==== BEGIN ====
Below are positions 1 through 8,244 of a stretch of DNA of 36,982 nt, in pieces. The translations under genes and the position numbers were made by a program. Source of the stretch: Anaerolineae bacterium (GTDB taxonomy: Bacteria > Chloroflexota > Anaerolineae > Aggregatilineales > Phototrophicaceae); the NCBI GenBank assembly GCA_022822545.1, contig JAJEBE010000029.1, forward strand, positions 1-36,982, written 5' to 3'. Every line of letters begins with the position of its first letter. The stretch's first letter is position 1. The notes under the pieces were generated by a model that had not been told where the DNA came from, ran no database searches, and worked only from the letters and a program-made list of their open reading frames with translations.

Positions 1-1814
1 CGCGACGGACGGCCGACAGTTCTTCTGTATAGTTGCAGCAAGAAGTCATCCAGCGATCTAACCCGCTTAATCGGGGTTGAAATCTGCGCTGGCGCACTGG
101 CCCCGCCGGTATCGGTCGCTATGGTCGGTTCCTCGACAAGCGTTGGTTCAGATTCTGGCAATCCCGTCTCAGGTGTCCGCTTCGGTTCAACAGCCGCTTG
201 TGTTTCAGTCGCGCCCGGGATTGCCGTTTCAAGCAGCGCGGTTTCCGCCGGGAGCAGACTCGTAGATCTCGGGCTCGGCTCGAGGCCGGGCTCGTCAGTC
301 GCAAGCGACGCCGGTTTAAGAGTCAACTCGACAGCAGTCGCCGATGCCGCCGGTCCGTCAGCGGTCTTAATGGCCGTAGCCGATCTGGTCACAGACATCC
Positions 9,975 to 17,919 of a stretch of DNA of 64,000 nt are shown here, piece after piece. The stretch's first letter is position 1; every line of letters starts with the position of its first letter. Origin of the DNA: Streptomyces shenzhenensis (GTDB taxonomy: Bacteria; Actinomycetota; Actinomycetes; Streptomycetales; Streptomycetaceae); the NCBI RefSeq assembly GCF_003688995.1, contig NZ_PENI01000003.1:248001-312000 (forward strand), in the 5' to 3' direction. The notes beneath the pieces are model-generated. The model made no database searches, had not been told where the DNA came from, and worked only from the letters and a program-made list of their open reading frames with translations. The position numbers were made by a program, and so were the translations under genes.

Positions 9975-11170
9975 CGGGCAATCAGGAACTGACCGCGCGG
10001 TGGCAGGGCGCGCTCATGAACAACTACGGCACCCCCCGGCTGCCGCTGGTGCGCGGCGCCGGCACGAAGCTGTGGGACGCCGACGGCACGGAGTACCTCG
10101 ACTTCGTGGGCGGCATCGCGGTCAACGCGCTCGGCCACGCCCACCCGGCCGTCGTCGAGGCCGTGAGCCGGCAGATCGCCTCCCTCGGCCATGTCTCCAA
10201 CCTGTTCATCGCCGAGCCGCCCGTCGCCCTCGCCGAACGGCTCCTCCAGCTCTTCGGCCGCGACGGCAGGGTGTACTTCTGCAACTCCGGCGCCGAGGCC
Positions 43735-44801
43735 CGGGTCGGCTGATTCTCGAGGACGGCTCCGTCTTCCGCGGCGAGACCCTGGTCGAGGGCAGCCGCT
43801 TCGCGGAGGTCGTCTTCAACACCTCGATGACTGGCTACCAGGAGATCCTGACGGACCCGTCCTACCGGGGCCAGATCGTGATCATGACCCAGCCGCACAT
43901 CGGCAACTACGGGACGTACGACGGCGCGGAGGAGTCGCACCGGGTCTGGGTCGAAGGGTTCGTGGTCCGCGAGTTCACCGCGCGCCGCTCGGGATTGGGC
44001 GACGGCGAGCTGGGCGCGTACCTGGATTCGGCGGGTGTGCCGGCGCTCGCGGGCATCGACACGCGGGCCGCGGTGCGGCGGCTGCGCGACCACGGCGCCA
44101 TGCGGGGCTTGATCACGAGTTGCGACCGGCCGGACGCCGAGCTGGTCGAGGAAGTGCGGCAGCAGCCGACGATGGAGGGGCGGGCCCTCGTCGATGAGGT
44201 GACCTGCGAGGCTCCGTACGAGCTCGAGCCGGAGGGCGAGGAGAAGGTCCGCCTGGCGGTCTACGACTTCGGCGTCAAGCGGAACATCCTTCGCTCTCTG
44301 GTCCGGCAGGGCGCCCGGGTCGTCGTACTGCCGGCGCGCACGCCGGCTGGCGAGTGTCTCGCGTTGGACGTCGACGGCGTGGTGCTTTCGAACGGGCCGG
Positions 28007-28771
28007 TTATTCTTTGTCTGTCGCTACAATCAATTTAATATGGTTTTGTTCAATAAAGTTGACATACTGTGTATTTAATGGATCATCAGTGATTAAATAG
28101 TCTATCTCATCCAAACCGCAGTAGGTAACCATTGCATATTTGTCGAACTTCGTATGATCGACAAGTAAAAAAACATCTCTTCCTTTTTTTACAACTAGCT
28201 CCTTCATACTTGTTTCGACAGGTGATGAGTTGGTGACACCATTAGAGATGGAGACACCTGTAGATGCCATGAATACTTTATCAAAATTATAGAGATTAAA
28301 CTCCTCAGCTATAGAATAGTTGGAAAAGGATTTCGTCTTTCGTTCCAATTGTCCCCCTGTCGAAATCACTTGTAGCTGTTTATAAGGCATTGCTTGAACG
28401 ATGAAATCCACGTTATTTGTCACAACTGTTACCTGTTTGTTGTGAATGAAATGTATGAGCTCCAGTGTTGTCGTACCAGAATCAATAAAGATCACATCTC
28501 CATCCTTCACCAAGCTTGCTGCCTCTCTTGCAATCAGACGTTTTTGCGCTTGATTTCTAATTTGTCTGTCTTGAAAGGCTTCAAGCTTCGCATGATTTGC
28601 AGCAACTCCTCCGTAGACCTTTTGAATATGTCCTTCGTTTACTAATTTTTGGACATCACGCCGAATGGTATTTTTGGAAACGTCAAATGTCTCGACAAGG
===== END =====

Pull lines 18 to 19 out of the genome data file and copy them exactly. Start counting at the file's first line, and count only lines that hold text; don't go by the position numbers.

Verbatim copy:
44101 TGCGGGGCTTGATCACGAGTTGCGACCGGCCGGACGCCGAGCTGGTCGAGGAAGTGCGGCAGCAGCCGACGATGGAGGGGCGGGCCCTCGTCGATGAGGT
44201 GACCTGCGAGGCTCCGTACGAGCTCGAGCCGGAGGGCGAGGAGAAGGTCCGCCTGGCGGTCTACGACTTCGGCGTCAAGCGGAACATCCTTCGCTCTCTG